Finals Week 3 – GWS v Western Bulldogs: The Halted March of the Orange Army
When I was heading towards the Sydney Showground with the rest of the Giant Orange Army last Saturday, there were a cluster of stories behind us and in front of us. For me, I remembered the early days of heading down to where my now wife lived, in West Footscray. I could recall with fondness the Whitten Oval, Sims Supermarket and the glorious Sun Theatre in Yarraville. But here I was, part of a club that could well cause the eighth straight Prelim Final loss for the Footscray Bulldogs.
Also in my head was the story and journey of the Giants into the western suburbs of Sydney. I was someone who grew up preferring Aussie Rules to the rugby league I was being forced to support. I’d be out and about, talking Parramatta and picking up the lingo in order to appear normal. But then at home, I was following Carlton, then the relocated Swans. Aussie Rules, however, was still a distant sport. The SCG was a long way away for a lone teenager. The move by the AFL to tackle the western suburbs and make the game grow in my part of Sydney was an incredible and surprising gift. This is why I have felt more and more comfortable coming out of the football closet and wearing Giants gear, talking AFL, being proud of being AFL. And here we were, all marching together with pride.
Swimming around in my head as well was all the negativity coming out of the largely Victorian media coverage and social media chatter prior to the game. We didn’t deserve a team. The AFL should have just done a second Brisbane Bears and give us uncompetitive players. That the club was just part of a focus group tested advertising plan. All of these narratives denied us, the fans, the supporters of the Giants, any agency. We were blanks as far as the narrative was being told. According to such a narrative, we only go to games because of clever focus group tested advertising. Not because we have an ingrained love of the game.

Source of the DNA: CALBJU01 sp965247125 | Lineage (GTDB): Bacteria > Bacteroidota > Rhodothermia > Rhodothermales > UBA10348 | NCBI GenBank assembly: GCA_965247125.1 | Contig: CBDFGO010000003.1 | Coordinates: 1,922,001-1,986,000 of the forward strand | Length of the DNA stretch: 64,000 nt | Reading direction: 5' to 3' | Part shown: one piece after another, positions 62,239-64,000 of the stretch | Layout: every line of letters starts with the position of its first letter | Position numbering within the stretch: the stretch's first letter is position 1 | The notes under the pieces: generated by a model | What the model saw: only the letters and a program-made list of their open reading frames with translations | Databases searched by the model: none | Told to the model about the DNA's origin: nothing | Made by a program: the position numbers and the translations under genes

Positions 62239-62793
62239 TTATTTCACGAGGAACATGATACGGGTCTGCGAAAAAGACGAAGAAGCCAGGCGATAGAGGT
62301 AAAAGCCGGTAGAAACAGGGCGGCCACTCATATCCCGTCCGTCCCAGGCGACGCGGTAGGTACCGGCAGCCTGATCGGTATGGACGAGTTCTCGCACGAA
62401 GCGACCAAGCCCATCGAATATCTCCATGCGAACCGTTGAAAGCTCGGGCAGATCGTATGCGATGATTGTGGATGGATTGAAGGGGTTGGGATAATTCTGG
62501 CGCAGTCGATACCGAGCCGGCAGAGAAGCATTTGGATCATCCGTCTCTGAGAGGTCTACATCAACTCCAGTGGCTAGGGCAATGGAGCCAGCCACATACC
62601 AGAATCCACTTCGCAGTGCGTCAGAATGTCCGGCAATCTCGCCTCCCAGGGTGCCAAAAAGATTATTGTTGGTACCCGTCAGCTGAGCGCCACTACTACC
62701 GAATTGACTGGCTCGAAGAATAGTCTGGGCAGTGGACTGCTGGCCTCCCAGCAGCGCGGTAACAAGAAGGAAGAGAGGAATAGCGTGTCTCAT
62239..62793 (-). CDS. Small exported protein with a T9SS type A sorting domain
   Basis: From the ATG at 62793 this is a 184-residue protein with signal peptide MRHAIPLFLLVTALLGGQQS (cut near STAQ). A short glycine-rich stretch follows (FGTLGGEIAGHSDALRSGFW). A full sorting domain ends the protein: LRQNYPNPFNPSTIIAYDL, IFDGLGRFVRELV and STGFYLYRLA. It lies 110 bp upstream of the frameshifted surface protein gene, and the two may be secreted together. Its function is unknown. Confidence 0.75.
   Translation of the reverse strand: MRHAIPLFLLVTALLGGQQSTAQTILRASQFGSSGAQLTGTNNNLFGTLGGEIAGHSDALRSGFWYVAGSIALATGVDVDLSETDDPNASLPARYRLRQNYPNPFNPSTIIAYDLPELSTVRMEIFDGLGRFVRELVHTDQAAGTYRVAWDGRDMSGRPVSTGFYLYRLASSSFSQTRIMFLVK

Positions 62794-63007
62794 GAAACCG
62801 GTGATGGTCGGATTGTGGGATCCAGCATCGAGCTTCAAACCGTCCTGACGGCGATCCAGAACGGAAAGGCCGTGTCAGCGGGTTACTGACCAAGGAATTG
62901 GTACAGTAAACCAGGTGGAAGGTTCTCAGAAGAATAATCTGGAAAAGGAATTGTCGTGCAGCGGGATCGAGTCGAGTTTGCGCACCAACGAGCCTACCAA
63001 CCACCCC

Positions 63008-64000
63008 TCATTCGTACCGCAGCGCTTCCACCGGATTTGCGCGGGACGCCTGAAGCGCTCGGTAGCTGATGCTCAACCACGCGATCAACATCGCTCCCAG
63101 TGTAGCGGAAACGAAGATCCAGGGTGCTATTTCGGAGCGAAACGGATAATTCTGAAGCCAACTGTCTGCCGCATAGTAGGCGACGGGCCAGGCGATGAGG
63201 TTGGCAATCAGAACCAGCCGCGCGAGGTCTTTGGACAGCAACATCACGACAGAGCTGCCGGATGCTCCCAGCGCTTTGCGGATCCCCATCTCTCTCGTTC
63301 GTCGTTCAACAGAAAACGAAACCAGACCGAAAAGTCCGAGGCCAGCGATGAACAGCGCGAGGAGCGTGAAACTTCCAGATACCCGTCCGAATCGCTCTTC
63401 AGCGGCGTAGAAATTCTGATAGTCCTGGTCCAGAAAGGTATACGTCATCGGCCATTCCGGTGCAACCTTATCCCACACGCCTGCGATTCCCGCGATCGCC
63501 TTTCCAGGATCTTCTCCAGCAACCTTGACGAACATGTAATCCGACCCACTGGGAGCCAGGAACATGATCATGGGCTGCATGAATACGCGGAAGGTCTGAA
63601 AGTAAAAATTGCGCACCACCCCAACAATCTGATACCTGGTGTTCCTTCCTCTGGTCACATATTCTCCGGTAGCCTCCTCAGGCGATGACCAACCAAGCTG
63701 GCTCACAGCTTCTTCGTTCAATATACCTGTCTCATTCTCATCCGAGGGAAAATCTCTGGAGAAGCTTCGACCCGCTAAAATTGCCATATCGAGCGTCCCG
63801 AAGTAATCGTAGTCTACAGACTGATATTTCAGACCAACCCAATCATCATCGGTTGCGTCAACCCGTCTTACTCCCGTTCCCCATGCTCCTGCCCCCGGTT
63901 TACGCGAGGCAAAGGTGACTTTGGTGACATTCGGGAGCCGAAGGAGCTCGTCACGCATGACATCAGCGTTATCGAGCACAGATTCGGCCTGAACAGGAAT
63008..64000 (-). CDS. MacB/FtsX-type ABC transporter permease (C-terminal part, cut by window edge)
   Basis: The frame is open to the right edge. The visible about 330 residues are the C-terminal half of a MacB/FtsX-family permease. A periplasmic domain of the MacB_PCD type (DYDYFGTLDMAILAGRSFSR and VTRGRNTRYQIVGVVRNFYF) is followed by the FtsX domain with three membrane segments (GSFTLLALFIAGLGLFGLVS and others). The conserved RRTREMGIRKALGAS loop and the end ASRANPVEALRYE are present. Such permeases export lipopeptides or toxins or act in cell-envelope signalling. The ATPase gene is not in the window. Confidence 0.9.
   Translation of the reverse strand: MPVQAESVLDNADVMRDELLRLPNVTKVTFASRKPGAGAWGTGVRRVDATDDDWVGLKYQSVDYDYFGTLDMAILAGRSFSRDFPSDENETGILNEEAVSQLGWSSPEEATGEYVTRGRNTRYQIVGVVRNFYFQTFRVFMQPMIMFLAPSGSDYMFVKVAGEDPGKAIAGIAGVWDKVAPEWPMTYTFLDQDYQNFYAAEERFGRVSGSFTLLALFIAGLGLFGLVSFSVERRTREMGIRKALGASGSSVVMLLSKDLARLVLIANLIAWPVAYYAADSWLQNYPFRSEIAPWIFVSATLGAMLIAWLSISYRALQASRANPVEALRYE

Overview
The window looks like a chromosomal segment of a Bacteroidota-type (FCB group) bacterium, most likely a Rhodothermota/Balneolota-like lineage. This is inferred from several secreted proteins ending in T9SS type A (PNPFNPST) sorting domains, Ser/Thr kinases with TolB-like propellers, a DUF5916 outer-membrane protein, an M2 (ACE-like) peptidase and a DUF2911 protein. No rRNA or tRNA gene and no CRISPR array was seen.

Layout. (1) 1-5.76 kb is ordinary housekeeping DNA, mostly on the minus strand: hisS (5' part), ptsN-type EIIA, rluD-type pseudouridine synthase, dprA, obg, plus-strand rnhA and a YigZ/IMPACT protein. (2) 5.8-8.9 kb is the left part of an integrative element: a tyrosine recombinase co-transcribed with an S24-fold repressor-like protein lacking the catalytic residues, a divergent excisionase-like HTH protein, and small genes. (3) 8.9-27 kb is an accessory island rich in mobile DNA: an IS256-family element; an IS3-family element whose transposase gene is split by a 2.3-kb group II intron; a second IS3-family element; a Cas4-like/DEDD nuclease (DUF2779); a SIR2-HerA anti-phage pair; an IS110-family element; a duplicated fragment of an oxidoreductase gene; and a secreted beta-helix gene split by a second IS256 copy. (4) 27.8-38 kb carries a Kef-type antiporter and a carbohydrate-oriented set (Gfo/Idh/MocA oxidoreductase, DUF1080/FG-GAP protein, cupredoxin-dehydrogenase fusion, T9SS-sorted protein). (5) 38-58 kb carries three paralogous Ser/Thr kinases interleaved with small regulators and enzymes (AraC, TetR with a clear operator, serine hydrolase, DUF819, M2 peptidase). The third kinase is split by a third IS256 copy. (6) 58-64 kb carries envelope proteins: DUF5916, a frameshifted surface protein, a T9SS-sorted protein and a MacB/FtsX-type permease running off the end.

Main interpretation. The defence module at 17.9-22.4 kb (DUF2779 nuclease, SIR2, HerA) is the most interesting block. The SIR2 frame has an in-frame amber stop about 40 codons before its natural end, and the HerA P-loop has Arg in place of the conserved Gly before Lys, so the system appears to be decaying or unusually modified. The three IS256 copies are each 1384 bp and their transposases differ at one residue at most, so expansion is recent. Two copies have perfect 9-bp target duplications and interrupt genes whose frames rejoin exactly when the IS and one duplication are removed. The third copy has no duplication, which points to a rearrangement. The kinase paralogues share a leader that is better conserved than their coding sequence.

Such talk made me and others upset because the supporters in the Orange Army aren’t robots, paid actors, nobodies. The reality is that the supporters love the Giants, love the club. They are people like the mother and son team of Paula and Steven Strother, originally from Adelaide and loved the idea of a team in their adopted home. They had been to every game of the Giants thus far. Every single one. Even those 100+ point floggings. They are also Kath and Seb Dell’Orifice, who too loved AFL – Seb from a Victorian perspective, Kath from a Sydney one. They are the ones people may have seen on TV with the bright orange sparkly outfits. Their home features a stunning shrine to the early days of the Giants’ merchandising efforts. There’s few more passionate people about football than Kath and Seb. Then there’s out the front of the Army, the capo of the Cheer Squad, Michael Shillito, training us as a cheer squad to shout out support, build an atmosphere, even in those days when there were crowds of 6,000 or during away games where the only supporters are the Cheer Squad. He, like me, was a westie who converted from the Swans.
Ultimately, however, those thoughts were flying away as we marched from Giants HQ to the Showground. The main thought dominating during the parade was the old Rex Hunt line “How Good Is This?” Except this time, the people who were happy were the massed Orange Army, much bigger than it has been before – a culture building from our diverse western suburbs. To an extent, what happened inside the Sydney Showground, while important, was only a part of what the club had achieved during 2016.